May 24, 2008

May progress notes

All May birthdays and the anniversary are now done, all but two of the musical events are done, and one of the two belt tests are done. We know roughly how many faculty are being laid off at my university (very few, which is good, but many staff, which is bad). I'm far behind on many things, but given that it's May and a May with budget cut plans, it could have been much worse on many fronts.

Thus far, plans for the June-July course are apace, and I'll soon have a sense of whether the logistical innovation I'm trying will change the dynamics of a graduate class with working professionals. I'm giving students a limited amount of "leave time" they need to accrue before they can use it to skip class time (roughly up to 8-9% of the total semester time). This switches attendance from an orientation I fear will remind them of undergraduate classes (lose too much, and you drop grades) to something they know in a professional context: you get leave time you can use any time you want, but you have to accrue it before you can use it. (I'm using things like taking quizzes early, spotting omissions or errors in the syllabus, and answering classmates' questions as ways to reward students for helping the class run smoothly.) Students still cannot pass the class if they miss half of the time, but they can take time off after earning the leave. There are other things I have planned that I'm excited about, but that's all speculative. From watching things thus far, it looks like accruing leave time is motivating a core group of students already, even though we haven't met.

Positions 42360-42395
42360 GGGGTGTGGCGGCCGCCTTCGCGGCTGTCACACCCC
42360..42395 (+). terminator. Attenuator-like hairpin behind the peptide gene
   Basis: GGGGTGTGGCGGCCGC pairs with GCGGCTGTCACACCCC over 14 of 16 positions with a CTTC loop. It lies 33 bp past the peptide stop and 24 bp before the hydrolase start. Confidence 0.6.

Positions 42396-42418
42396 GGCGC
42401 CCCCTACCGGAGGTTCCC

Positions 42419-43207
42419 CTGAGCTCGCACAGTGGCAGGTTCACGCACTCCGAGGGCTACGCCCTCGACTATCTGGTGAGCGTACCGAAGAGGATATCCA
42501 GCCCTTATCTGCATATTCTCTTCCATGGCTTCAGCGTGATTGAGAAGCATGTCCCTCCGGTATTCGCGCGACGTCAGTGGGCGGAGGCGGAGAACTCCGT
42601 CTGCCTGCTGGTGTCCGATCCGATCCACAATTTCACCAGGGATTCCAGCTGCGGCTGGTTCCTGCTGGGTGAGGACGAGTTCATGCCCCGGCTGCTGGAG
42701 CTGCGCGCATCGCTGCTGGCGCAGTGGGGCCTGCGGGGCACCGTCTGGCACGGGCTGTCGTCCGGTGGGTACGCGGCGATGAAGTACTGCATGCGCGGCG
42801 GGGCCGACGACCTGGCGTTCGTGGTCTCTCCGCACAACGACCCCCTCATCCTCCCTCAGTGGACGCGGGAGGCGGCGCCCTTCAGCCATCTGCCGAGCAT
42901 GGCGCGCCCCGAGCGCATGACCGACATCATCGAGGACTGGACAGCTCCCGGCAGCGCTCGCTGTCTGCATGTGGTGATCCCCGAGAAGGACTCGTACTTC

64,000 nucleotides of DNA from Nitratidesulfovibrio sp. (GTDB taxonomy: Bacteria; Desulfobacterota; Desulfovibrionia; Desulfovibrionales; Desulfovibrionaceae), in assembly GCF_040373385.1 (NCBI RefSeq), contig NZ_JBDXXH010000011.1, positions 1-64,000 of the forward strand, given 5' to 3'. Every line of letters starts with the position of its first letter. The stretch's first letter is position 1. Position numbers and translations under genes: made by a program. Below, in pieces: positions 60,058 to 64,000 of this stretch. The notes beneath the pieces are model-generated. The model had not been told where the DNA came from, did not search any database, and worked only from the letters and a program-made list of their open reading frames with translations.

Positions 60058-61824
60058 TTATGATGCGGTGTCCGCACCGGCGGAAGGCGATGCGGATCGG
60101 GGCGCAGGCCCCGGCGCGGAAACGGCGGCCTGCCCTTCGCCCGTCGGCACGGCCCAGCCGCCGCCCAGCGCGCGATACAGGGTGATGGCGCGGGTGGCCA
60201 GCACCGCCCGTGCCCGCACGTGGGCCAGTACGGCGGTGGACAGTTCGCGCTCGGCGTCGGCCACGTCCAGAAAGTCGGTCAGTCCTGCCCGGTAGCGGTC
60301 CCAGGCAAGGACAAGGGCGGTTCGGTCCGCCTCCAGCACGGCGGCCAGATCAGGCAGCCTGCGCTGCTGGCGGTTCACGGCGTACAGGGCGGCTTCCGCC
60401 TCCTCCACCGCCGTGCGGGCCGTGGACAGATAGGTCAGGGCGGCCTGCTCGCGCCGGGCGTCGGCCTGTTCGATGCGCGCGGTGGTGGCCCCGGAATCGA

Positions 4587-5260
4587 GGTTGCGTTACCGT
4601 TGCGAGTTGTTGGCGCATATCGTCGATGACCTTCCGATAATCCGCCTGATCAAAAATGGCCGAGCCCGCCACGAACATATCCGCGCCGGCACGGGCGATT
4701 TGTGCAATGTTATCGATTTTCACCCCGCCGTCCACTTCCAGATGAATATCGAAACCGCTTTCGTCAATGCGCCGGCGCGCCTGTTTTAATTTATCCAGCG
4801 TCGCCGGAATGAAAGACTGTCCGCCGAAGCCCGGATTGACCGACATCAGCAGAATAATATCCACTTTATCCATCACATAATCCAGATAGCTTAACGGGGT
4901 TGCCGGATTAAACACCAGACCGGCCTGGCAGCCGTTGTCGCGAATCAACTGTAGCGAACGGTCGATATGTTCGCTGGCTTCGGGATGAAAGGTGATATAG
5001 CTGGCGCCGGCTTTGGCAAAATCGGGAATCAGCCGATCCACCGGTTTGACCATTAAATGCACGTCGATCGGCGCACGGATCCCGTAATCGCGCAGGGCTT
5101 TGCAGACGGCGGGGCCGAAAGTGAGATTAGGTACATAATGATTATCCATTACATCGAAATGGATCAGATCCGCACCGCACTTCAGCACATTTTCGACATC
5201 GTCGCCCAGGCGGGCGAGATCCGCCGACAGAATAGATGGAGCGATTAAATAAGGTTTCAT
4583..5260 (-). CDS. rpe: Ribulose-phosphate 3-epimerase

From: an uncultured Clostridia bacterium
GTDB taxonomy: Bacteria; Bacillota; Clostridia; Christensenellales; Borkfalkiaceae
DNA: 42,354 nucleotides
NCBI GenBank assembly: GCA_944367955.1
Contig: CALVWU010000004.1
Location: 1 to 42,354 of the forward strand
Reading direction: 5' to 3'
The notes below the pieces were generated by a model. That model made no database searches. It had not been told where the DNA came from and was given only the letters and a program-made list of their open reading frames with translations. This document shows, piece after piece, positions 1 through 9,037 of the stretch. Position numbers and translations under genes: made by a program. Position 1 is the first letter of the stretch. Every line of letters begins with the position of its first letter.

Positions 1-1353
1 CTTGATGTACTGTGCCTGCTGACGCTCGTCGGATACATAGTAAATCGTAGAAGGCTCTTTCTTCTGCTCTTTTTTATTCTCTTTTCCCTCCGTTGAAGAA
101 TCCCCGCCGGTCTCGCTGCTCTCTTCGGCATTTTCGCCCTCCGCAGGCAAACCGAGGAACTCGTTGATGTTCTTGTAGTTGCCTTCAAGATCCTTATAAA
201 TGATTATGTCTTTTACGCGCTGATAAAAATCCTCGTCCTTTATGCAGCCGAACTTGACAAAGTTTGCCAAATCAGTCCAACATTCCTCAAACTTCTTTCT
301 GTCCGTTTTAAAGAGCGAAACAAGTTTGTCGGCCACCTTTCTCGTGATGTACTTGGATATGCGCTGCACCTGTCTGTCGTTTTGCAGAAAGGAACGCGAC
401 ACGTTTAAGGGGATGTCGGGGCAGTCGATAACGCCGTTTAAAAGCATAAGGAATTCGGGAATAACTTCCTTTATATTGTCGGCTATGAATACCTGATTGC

Note: My thanks to CCPhysicist, whose comment on my last entry about policy (and specifically an interesting extension of Bayesian probability to matching personal judgments to predictions about a population's judgment) gives me some ideas on my own classes. There are apparently a range of techniques that try to match personal judgments to predictions of a population (e.g., the information pump technique) and now a paper called A Truth-Serum for Non-Bayesians. I love discovering and learning about this, but I have things I need to do... ah, intellectual distractions.

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Posted in Personal on May 24, 2008 10:38 PM |